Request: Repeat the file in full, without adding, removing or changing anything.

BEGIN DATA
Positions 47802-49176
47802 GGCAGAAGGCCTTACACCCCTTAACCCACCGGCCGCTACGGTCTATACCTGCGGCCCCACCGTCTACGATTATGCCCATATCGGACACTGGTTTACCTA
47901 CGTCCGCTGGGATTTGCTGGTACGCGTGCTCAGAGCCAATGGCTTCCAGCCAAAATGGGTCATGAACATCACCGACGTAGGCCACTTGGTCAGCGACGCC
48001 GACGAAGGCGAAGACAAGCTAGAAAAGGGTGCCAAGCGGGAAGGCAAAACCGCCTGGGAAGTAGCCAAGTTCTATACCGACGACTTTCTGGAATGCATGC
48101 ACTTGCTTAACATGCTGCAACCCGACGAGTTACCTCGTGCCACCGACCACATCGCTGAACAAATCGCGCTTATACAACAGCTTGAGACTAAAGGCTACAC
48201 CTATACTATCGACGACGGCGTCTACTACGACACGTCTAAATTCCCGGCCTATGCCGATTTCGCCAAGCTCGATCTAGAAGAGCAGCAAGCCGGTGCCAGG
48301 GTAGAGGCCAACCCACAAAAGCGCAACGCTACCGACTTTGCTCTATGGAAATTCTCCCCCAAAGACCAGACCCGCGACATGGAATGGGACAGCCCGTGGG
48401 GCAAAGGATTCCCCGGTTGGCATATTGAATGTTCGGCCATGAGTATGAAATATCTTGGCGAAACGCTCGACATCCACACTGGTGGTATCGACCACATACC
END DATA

Positions 47802-49176
47802 GGCAGAAGGCCTTACACCCCTTAACCCACCGGCCGCTACGGTCTATACCTGCGGCCCCACCGTCTACGATTATGCCCATATCGGACACTGGTTTACCTA
47901 CGTCCGCTGGGATTTGCTGGTACGCGTGCTCAGAGCCAATGGCTTCCAGCCAAAATGGGTCATGAACATCACCGACGTAGGCCACTTGGTCAGCGACGCC
48001 GACGAAGGCGAAGACAAGCTAGAAAAGGGTGCCAAGCGGGAAGGCAAAACCGCCTGGGAAGTAGCCAAGTTCTATACCGACGACTTTCTGGAATGCATGC
48101 ACTTGCTTAACATGCTGCAACCCGACGAGTTACCTCGTGCCACCGACCACATCGCTGAACAAATCGCGCTTATACAACAGCTTGAGACTAAAGGCTACAC
48201 CTATACTATCGACGACGGCGTCTACTACGACACGTCTAAATTCCCGGCCTATGCCGATTTCGCCAAGCTCGATCTAGAAGAGCAGCAAGCCGGTGCCAGG
48301 GTAGAGGCCAACCCACAAAAGCGCAACGCTACCGACTTTGCTCTATGGAAATTCTCCCCCAAAGACCAGACCCGCGACATGGAATGGGACAGCCCGTGGG
48401 GCAAAGGATTCCCCGGTTGGCATATTGAATGTTCGGCCATGAGTATGAAATATCTTGGCGAAACGCTCGACATCCACACTGGTGGTATCGACCACATACC